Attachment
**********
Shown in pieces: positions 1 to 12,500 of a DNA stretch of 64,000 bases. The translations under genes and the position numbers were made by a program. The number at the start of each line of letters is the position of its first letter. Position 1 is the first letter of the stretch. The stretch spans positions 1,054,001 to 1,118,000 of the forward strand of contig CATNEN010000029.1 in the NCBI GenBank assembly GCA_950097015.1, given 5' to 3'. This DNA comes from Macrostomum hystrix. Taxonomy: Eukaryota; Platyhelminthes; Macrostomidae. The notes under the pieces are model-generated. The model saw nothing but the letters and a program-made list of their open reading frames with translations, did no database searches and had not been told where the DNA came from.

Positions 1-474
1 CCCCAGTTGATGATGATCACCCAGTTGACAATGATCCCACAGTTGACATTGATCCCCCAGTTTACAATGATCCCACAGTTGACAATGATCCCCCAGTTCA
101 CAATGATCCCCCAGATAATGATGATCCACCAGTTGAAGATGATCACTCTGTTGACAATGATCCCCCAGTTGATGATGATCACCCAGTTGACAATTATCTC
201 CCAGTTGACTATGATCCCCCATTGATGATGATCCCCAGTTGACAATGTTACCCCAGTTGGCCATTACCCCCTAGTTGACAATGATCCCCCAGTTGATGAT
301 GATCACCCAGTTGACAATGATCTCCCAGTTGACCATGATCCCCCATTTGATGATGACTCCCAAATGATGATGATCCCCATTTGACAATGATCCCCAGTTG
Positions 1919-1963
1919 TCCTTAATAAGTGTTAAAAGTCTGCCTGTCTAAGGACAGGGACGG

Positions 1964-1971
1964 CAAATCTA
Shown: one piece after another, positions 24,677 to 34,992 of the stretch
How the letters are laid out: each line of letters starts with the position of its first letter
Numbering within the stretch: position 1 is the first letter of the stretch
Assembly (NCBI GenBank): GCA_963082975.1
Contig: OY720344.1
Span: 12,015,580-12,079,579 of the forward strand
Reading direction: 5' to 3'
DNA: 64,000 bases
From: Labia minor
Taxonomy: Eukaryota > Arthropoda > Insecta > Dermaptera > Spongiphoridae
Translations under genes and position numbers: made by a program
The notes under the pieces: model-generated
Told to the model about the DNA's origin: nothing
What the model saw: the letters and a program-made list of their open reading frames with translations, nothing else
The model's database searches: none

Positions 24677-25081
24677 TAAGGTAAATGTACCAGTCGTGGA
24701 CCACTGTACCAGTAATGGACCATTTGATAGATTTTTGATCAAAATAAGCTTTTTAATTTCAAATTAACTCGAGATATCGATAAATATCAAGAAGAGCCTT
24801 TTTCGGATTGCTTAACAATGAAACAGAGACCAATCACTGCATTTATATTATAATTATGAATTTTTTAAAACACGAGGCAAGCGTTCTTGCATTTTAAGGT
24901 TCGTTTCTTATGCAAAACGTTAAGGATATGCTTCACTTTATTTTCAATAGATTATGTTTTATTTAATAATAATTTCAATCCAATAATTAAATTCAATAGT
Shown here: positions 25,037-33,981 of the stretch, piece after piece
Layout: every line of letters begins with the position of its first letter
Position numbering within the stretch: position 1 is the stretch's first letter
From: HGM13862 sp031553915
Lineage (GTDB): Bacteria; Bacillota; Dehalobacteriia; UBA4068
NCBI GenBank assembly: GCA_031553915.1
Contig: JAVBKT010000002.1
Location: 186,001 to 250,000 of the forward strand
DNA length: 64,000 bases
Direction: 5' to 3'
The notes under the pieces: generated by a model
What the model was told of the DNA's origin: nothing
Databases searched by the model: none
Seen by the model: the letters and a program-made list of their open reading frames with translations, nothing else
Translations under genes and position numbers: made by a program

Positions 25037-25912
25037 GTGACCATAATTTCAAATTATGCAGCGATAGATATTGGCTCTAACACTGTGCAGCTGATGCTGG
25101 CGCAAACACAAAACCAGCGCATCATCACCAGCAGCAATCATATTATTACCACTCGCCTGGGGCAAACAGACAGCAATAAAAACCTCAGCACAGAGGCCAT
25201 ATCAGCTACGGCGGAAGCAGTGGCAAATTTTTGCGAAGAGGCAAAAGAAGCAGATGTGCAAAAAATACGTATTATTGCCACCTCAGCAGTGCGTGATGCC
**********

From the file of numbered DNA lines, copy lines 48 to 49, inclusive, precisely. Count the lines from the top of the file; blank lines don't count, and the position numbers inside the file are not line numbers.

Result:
25101 CGCAAACACAAAACCAGCGCATCATCACCAGCAGCAATCATATTATTACCACTCGCCTGGGGCAAACAGACAGCAATAAAAACCTCAGCACAGAGGCCAT
25201 ATCAGCTACGGCGGAAGCAGTGGCAAATTTTTGCGAAGAGGCAAAAGAAGCAGATGTGCAAAAAATACGTATTATTGCCACCTCAGCAGTGCGTGATGCC